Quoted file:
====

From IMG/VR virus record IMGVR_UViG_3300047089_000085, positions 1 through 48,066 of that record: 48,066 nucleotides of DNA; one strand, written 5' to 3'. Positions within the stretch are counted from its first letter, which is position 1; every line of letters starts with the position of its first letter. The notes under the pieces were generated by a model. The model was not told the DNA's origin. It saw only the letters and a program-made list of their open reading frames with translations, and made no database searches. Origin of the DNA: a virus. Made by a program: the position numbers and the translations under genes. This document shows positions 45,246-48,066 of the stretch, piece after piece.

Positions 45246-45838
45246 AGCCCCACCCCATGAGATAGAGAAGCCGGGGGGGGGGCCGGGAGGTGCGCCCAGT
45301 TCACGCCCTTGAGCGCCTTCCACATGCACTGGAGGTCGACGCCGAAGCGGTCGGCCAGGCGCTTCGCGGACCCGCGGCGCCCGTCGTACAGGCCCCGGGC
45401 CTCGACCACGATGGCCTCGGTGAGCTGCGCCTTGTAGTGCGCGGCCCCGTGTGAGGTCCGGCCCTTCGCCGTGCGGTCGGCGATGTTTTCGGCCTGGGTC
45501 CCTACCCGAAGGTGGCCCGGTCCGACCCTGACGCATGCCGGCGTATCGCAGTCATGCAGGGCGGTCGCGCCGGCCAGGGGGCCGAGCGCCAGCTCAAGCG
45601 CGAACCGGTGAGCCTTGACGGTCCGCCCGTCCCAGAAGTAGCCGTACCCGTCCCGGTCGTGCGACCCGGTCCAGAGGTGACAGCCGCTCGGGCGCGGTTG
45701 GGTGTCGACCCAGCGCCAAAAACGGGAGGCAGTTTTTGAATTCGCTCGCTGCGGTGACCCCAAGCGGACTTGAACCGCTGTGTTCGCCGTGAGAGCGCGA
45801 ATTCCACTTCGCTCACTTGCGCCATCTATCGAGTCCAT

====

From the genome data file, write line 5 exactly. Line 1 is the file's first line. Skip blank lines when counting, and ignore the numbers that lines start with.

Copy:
45401 CTCGACCACGATGGCCTCGGTGAGCTGCGCCTTGTAGTGCGCGGCCCCGTGTGAGGTCCGGCCCTTCGCCGTGCGGTCGGCGATGTTTTCGGCCTGGGTC